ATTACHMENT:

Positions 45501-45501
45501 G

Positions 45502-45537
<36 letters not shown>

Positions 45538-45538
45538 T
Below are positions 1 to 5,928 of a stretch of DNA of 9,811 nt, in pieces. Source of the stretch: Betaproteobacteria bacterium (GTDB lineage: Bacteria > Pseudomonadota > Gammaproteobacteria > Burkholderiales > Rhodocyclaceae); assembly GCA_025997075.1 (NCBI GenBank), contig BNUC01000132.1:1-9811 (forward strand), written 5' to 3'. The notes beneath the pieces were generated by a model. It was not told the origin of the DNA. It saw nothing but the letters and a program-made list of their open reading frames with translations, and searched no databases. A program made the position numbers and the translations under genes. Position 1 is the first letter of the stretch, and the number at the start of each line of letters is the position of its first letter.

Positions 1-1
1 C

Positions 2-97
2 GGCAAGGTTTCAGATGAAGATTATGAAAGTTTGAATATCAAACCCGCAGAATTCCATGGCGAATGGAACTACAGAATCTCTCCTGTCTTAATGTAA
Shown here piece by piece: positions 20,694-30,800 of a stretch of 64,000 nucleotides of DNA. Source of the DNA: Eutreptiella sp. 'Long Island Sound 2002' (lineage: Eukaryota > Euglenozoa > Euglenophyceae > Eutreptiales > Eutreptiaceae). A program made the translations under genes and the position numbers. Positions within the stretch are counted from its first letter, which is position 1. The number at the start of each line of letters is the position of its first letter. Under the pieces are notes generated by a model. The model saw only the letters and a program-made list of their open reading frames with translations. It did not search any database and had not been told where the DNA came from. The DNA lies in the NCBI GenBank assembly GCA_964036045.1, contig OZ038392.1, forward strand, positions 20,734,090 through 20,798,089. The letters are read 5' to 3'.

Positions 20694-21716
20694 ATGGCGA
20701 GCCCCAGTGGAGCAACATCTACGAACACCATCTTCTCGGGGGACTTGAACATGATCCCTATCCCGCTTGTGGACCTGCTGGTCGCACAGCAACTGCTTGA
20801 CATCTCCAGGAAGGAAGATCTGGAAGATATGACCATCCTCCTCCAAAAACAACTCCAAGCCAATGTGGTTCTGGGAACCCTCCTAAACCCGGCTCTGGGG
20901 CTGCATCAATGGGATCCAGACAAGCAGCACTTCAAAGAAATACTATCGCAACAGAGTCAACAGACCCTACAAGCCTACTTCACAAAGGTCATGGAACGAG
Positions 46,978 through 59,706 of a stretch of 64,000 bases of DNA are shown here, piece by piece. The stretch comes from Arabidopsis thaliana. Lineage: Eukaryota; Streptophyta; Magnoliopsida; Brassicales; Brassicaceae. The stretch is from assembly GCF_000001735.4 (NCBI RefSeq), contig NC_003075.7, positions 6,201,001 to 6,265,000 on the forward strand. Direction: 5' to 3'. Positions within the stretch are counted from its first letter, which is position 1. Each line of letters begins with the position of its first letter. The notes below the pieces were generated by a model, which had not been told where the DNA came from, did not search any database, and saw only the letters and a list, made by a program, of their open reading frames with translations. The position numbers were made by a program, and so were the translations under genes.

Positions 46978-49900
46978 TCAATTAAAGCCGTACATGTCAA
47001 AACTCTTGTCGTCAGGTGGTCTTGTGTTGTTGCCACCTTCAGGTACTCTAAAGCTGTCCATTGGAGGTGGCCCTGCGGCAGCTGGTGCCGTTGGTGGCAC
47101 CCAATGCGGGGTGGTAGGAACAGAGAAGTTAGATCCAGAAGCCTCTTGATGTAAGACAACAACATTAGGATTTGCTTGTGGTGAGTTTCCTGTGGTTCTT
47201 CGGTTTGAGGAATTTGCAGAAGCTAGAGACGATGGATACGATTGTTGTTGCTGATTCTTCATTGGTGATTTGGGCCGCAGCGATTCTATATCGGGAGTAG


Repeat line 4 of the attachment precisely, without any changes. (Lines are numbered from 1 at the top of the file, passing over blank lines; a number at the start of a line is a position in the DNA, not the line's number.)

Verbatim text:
<36 letters not shown>